Inga Saffron takes a stab at what a Trump presidency will mean for cities, which have been the root of his business interests as well as places he variously referred to during the campaign as “hell.” One upside is a boost in infrastructure funding. “Even if some of his infrastructure money does trickle down to cities, most urban governments expect to be left to their own devices in the next few years. We’re going to be seeing more self-funding initiatives, like Mayor Kenney’s soda tax, which was crafted to pay for pre-K instruction.”
CityLab also takes a look at how cities could fare during a Trump-era, particularly in light of federal agencies looking newly fragile – Environmental Protection Agency, Housing and Urban Development, and Education among them. “A Trump presidency may very well wipe the slate clean, foregoing established institutions and funding mechanisms. Although he has not specifically proposed eliminating HUD, a notion he raised for the EPA and Education Department, he spoke of scaling back HUD’s influence on local communities, including the possibility of rescinding the Affirmatively Furthering Fair Housing rule, and downsizing the federal government in general.”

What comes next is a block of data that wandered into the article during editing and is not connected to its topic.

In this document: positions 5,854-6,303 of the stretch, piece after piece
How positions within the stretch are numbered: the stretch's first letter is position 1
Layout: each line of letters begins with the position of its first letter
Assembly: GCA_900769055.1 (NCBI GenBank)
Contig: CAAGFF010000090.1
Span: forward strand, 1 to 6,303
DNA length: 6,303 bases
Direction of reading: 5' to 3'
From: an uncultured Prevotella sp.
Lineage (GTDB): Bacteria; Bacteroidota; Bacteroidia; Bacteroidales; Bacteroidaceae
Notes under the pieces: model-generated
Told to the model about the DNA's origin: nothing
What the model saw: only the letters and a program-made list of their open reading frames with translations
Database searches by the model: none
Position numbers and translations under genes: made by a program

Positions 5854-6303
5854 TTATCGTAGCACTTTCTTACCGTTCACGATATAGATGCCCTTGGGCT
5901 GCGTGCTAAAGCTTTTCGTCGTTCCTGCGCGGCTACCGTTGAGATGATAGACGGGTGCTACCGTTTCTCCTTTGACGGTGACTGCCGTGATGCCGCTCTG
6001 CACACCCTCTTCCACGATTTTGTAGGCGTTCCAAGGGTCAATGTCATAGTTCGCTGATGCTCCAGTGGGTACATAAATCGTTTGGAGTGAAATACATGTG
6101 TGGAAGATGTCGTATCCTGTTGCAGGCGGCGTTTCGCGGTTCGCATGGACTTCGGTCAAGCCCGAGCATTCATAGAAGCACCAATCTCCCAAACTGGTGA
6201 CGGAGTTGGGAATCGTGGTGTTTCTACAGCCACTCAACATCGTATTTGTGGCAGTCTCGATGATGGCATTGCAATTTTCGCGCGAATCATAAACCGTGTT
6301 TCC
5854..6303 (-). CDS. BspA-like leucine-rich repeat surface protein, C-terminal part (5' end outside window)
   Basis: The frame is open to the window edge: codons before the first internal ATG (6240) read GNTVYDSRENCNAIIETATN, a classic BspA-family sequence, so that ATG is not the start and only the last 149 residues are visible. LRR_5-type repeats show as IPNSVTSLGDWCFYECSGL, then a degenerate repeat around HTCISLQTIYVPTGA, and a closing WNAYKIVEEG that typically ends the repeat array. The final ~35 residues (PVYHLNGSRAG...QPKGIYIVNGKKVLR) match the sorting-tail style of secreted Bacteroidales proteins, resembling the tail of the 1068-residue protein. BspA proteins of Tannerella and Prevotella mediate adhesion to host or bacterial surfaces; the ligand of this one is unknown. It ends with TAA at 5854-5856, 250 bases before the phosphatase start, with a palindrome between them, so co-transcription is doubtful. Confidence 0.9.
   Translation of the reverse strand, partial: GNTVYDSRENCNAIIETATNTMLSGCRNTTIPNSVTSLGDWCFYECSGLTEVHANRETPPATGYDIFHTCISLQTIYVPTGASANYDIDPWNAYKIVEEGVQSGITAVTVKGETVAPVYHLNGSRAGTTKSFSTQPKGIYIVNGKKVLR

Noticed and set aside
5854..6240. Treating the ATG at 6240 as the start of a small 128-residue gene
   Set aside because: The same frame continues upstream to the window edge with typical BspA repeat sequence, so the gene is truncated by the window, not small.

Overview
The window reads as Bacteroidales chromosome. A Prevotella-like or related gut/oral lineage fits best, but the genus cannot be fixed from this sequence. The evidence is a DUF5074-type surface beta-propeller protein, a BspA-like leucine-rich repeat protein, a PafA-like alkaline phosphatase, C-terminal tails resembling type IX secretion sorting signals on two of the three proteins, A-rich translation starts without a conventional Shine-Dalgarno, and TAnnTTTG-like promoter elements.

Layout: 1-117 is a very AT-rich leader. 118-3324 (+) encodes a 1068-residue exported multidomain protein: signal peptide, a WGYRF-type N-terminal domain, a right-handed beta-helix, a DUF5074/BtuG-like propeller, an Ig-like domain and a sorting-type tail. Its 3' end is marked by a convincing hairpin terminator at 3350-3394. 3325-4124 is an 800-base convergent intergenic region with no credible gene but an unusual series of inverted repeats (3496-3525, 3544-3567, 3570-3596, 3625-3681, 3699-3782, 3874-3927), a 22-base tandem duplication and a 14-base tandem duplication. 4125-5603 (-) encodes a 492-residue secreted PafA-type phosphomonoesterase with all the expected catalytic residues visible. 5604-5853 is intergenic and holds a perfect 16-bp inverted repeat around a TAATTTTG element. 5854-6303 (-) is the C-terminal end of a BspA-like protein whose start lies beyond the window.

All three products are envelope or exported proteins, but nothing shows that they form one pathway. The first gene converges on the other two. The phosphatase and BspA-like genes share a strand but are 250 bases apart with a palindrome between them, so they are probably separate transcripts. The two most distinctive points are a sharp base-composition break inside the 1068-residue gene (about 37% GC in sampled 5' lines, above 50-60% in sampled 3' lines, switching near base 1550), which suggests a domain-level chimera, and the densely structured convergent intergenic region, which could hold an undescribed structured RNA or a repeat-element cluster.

David Gambacorta argues it’s largely too early to know how Trump’s jobs, education, or immigration stances will filter to policy – plans and details are scarce, and Trump’s website is still asking for donations and is skimpy on information. Of fears Trump policies will seriously roll back some of the progress Philadelphia has made, Councilwoman Maria Quiñones-Sánchez worried, “I don’t know how we’ll advocate now without creating a sense of ‘Them vs. Us’ in a very magnified way.”
Michael Kimmelman offers the other side of coin in the form of the world’s shifting perspective on cities from the UN Habitat III gathering in Ecuador. “The ethos here stressed grass-roots, environmentally conscious, entrepreneurial urban development. There was lots of righteous talk about redistributing real estate profits and treating housing as a basic human right, but also about how investments in things like public transit and infrastructure pay big economic dividends — how good cities are not just equitable and green but good for business.”
If these days seems strange, our weather offers confirmation: This fall has been so warm that in many places 2016 will set records for the latest first freeze on record, reports The Washington Post.